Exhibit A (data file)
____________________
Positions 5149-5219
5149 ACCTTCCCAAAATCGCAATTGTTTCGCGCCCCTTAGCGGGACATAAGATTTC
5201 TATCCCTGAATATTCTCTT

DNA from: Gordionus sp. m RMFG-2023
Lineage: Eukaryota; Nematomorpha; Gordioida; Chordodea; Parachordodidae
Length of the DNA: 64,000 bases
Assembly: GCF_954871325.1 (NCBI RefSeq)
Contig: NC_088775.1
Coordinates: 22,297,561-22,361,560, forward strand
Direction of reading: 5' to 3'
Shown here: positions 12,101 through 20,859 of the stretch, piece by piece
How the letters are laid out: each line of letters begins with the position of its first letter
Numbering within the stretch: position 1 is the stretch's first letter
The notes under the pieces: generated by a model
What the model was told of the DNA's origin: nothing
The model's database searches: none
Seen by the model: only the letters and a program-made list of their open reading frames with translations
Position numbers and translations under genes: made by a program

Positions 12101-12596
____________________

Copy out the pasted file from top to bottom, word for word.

Positions 5149-5219
5149 ACCTTCCCAAAATCGCAATTGTTTCGCGCCCCTTAGCGGGACATAAGATTTC
5201 TATCCCTGAATATTCTCTT

DNA from: Gordionus sp. m RMFG-2023
Lineage: Eukaryota; Nematomorpha; Gordioida; Chordodea; Parachordodidae
Length of the DNA: 64,000 bases
Assembly: GCF_954871325.1 (NCBI RefSeq)
Contig: NC_088775.1
Coordinates: 22,297,561-22,361,560, forward strand
Direction of reading: 5' to 3'
Shown here: positions 12,101 through 20,859 of the stretch, piece by piece
How the letters are laid out: each line of letters begins with the position of its first letter
Numbering within the stretch: position 1 is the stretch's first letter
The notes under the pieces: generated by a model
What the model was told of the DNA's origin: nothing
The model's database searches: none
Seen by the model: only the letters and a program-made list of their open reading frames with translations
Position numbers and translations under genes: made by a program

Positions 12101-12596